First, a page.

TCS Daily


Leaving the Educrats Behind

By Arnold Kling - May 14, 2004 12:00 AM

"All great teachers are outlaws"
-- William J. Bennett, former Secretary of Education

William Bennett, speaking at the 2004 Milken Institute Global Conference, expressed pessimism about working within the system to reform public education. He argued that the bureaucracy is too robust. Ultimately, the bureaucracy will respond to any attempt at top-down reform by sticking to business-as-usual. My personal experience with the No Child Left Behind Act (NCLB) - the most significant federal education reform in years -- would only reinforce Bennett's view that the bureaucracy will smother any attempt at reform.

Bedrock Racism

In Montgomery County, Maryland, where I live, the political and educational establishment has two bedrock beliefs about education.

  • The test scores at any given school are determined almost entirely by the racial makeup of that school.
  • The last place that a teacher belongs is in a classroom.

The test scores in the eastern half of the County, where I live, are much lower than those in the western half. The average difference on the SAT's is more than 200 points. Whenever the disparity between the test scores in the west and in the east is mentioned, the political and educational establishment is quick to point out that there are many more black and hispanic students in the east. Implicitly, they are saying that you cannot expect to educate the black and hispanic populations.

Consistent with its bedrock belief in racial determinism, the school system has attempted to reduce the disparity in test scores across schools over the last three decades by trying to reshuffle the ethnic mix of students. Students from the wealthy, mostly-white western part of the county are lured to the eastern part with magnet programs. When parents request transfers for students to different schools in the county, such transfers are approved or disapproved based in part on race.

The other bedrock belief is that teachers should not have to suffer the indignity of working in an actual classroom. Instead, rewards and prestige go to those who escape teaching. For example, a number of "academies" have been set up within the high schools, in order to give students what sound like interesting and valuable curricula for their elective subjects. Each of these academies requires non-teaching staff positions. Over the past few years, many of the best teachers in our local high school have been given positions with titles like "co-ordinator" that pay more but involve no direct contact with students.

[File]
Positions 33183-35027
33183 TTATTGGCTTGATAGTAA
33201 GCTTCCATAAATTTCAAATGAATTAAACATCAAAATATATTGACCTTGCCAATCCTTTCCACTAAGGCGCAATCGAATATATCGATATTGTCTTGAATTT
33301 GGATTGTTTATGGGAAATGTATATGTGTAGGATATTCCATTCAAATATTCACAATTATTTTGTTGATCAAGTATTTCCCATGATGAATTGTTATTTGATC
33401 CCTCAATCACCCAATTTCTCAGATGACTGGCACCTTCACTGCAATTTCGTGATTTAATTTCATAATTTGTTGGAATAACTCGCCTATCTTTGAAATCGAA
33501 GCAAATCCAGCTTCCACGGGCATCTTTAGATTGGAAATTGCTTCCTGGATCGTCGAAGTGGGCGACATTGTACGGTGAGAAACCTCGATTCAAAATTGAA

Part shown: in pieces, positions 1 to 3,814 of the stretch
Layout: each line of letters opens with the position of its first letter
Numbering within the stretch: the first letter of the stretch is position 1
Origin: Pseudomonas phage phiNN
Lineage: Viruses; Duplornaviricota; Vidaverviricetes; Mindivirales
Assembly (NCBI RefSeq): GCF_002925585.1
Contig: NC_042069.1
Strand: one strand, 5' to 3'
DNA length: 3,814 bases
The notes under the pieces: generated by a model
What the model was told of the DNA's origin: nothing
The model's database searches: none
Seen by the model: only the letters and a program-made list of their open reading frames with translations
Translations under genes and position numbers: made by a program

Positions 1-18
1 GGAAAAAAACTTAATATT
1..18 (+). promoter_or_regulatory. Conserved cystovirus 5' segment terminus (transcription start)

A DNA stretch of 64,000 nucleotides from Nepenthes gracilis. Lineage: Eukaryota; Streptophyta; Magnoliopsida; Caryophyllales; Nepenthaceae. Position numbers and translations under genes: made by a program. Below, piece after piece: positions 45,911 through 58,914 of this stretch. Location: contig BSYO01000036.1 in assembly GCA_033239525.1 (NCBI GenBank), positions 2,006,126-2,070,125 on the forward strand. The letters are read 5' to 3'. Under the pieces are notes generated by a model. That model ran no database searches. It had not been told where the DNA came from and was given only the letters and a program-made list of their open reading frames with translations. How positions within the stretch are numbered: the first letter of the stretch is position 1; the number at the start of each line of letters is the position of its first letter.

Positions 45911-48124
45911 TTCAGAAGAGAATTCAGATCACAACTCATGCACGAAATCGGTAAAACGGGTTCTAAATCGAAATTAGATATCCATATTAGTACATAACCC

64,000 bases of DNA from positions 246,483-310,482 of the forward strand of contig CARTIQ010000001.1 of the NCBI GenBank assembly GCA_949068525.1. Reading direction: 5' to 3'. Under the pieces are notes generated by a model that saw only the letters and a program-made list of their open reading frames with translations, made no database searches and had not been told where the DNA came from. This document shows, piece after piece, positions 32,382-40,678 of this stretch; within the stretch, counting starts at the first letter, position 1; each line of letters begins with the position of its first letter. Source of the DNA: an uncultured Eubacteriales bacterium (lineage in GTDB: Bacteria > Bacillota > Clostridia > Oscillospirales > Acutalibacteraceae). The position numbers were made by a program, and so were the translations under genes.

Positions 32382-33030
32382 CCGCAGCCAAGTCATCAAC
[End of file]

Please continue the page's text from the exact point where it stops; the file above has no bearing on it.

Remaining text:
This is part of a national trend. Ronald Nash points out, "As public school budgets have gone up, the number of people on the payroll actually involved in classroom teaching has plunged. During the 1949-50 school year, 70% of government school employees were teachers. Twenty years later (1969-70), only 60% of public school employees were teachers. By 1991, the percentage of teachers had dropped to close to 50%."

More of the Same

Proponents of NCLB say that it will force failing schools to change. If so, then I should be in a position to observe it. Unlike perhaps anyone else who attended the Milken conference or who voted on the NCLB legislation, I have children who attended a public elementary school that has been found to be a "needs improvement school" (aka a "failing school") under the terms of the act.

In fact, Montgomery County's response to the legislation has been to increase doing what it has always been doing: ethnic re-shuffling and adding to its non-teaching staff. If anything, the need to comply with NCLB provides still another excuse to pad the bureaucracy. Now, in addition to all the other educrats it employs, the school system has staff dedicated to NCLB testing issues.

Bureaucratic Football

NCLB is best viewed as setting up a battle between the Federal government and the local educational establishment. Rather than give the local schools money without regard to results, NCLB makes local schools more "accountable" to Federal standards. It gives the Federal educrats tools to monitor school performance and force failing schools to change or to lose Federal funding.

Because the educational establishment is overwhelmingly Democratic but the Federal government currently is in the hands of Republicans, knee-jerk partisans choose sides in predictable ways. Republicans root for the "accountability" provisions of NCLB, while Democrats root for more money to be given to local educators with fewer strings attached.

Those of us who are customers of the education system have no one to root for in this game of bureaucratic football. As parents or as citizens interested in seeing America have a better education system, we are on the sidelines.